The properties $\mathcal{P}$ listed in (1) -- (20) above are all stable
under base change, hence if $f'$ has property $\mathcal{P}$, then so
does $f$. See
Schemes, Lemmas \ref{schemes-lemma-base-change-immersion},
\ref{schemes-lemma-quasi-compact-preserved-base-change},
\ref{schemes-lemma-separated-permanence}, and
\ref{schemes-lemma-base-change-monomorphism}
and
Morphisms, Lemmas
\ref{morphisms-lemma-base-change-surjective},
\ref{morphisms-lemma-base-change-universally-injective},
\ref{morphisms-lemma-base-change-affine},
\ref{morphisms-lemma-base-change-quasi-finite},
\ref{morphisms-lemma-base-change-relative-dimension-d},
\ref{morphisms-lemma-base-change-syntomic},
\ref{morphisms-lemma-base-change-smooth},
\ref{morphisms-lemma-base-change-unramified},
\ref{morphisms-lemma-base-change-etale},
\ref{morphisms-lemma-base-change-proper},
\ref{morphisms-lemma-base-change-finite}, and
\ref{morphisms-lemma-base-change-finite-locally-free}.
\medskip\noindent
The interesting direction in each case is therefore to assume
that $f$ has the property and deduce that $f'$ has it too.
We make a couple of general remarks which we will use without further
mention in the arguments below.
(I) Let $W' \subset S'$ be an affine open and let $U' \subset X'$
and $V' \subset Y'$ be affine opens lying over $W'$ with $f'(U') \subset V'$.
Let $W' = \Spec(R')$ and denote $I \subset R'$ be the ideal
defining the closed subscheme $W' \cap S$. Say $U' = \Spec(B')$
and $V' = \Spec(A')$. Then we get a commutative diagram
$$
\xymatrix{
0 \ar[r] &
IB' \ar[r] &
B' \ar[r] &
B \ar[r] & 0 \\
0 \ar[r] &
IA' \ar[r] \ar[u] &
A' \ar[r] \ar[u] &
A \ar[r] \ar[u] & 0
}
$$
with exact rows.
(II) The morphisms $X \to X'$ and $Y \to Y'$ are universal homeomorphisms.
Hence the topology of the maps $f$ and $f'$ (after any base change) is
identical.
(III) If $f$ is flat, then $f'$ is flat and $Y' \to S'$ is flat at every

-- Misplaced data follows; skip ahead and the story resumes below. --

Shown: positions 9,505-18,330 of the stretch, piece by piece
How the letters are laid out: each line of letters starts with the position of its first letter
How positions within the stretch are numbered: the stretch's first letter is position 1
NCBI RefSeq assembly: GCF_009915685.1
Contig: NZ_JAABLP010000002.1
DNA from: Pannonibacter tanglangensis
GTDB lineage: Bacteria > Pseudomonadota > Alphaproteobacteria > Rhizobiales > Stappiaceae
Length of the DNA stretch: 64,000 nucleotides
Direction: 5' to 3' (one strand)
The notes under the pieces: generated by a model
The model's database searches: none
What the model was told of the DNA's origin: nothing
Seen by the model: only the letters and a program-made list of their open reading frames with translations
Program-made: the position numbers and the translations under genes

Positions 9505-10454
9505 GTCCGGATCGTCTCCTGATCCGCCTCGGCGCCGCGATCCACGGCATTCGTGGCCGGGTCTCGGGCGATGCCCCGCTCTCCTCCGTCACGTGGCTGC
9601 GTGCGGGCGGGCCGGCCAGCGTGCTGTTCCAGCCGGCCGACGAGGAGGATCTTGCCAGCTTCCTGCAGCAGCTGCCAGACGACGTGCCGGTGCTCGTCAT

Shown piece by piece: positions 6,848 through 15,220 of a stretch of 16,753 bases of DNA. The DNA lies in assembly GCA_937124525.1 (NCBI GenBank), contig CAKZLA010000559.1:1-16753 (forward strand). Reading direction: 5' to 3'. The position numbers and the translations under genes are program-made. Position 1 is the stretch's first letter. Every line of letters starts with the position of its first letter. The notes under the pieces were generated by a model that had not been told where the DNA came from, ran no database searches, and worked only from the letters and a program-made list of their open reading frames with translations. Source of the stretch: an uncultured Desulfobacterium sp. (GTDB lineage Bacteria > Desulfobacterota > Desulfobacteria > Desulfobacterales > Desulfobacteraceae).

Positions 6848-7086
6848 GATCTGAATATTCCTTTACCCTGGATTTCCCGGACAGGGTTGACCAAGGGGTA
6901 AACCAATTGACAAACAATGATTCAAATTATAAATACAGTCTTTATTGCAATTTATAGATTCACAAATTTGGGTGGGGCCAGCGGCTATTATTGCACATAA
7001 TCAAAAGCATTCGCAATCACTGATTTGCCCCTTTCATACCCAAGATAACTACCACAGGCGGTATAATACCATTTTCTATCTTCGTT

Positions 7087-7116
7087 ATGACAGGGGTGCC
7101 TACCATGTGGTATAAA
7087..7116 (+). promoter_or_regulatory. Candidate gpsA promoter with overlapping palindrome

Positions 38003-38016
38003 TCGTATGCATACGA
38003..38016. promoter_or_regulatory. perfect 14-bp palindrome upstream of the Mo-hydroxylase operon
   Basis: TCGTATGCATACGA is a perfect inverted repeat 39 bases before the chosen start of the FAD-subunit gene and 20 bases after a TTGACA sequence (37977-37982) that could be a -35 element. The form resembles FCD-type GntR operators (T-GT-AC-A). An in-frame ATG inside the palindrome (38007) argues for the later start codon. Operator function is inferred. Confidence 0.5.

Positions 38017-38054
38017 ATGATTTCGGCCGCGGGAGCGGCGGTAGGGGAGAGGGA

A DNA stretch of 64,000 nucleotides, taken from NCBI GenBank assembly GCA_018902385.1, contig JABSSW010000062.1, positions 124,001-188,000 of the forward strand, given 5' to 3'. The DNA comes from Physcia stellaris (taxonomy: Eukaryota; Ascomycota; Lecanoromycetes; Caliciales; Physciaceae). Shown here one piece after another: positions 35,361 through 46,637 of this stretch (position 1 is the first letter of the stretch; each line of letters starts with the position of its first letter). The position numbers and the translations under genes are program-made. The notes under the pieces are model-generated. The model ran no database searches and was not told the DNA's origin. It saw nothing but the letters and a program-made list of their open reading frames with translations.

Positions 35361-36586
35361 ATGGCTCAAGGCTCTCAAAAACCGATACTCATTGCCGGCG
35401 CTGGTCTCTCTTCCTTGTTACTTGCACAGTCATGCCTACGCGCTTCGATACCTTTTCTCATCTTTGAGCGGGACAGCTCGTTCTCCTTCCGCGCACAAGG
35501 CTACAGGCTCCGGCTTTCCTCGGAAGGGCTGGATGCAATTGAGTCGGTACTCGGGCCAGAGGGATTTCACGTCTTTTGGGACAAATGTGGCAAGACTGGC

point in the image of $f'$, see
Lemma \ref{lemma-flatness-morphism-thickenings}.
\medskip\noindent
Ad (\ref{item-flat-fp-over-ft}). This is general remark (III).
\medskip\noindent
Ad (\ref{item-isomorphism-fp-over-ft}). Assume $f$ is an isomorphism.
Choose an affine open $V' \subset Y'$ and set $U' = (f')^{-1}(V')$.
Then $V = Y \cap V'$ is affine which implies that
$V \cong f^{-1}(V) = U = Y \times_{Y'} U'$ is affine. By
Lemma \ref{lemma-thickening-affine-scheme}
we see that $U'$ is affine. Thus we have a diagram as in the
general remark (I). By Algebra, Lemma
\ref{algebra-lemma-isomorphism-modulo-locally-nilpotent}
we see that $A' \to B'$ is an isomorphism, i.e., $U' \cong V'$.
Thus $f'$ is an isomorphism.
\medskip\noindent
Ad (\ref{item-open-immersion-fp-over-ft}). Assume $f$ is an open immersion.
Then $f$ is an isomorphism of $X$ with an open subscheme $V \subset Y$.
Let $V' \subset Y'$ be the open subscheme whose underlying topological
space is $V$. Then $f'$ is a map from $X'$ to $V'$ which is an isomorphism by
(\ref{item-isomorphism-fp-over-ft}). Hence $f'$ is an open immersion.
\medskip\noindent
Ad (\ref{item-quasi-compact-fp-over-ft}). Immediate from remark (II). See also
Lemma \ref{lemma-thicken-property-morphisms} for a more general statement.
\medskip\noindent
Ad (\ref{item-universally-closed-fp-over-ft}). Immediate from remark (II). See
also Lemma \ref{lemma-thicken-property-morphisms} for a more general statement.
\medskip\noindent
Ad (\ref{item-separated-fp-over-ft}). Note that
$X \times_Y X = Y \times_{Y'} (X' \times_{Y'} X')$ so that
$X' \times_{Y'} X'$ is a thickening of $X \times_Y X$.
Hence the topology of the maps $\Delta_{X/Y}$ and $\Delta_{X'/Y'}$
matches and we win. See also
Lemma \ref{lemma-thicken-property-morphisms} for a more general statement.
\medskip\noindent
Ad (\ref{item-monomorphism-fp-over-ft}). Assume $f$ is a monomorphism.
Consider the diagonal morphism $\Delta_{X'/Y'} : X' \to X' \times_{Y'} X'$.
Observe that $X' \times_{Y'} X' \to S'$ is locally of finite type.
The base change of $\Delta_{X'/Y'}$ by $S \to S'$ is $\Delta_{X/Y}$
which is an isomorphism by assumption. By (\ref{item-isomorphism-fp-over-ft})
we conclude that $\Delta_{X'/Y'}$ is an isomorphism.
\medskip\noindent
Ad (\ref{item-surjective-fp-over-ft}). This is clear. See also
Lemma \ref{lemma-thicken-property-morphisms} for a more general statement.
\medskip\noindent
Ad (\ref{item-universally-injective-fp-over-ft}).
Immediate from remark (II). See also
Lemma \ref{lemma-thicken-property-morphisms} for a more general statement.
\medskip\noindent
Ad (\ref{item-affine-fp-over-ft}). Assume $f$ is affine. Choose an
affine open $V' \subset Y'$ and set $U' = (f')^{-1}(V')$.
Then $V = Y \cap V'$ is affine which implies that
$U = Y \times_{Y'} U'$ is affine. By
Lemma \ref{lemma-thickening-affine-scheme}
we see that $U'$ is affine. Hence $f'$ is affine. See also
Lemma \ref{lemma-thicken-property-morphisms} for a more general statement.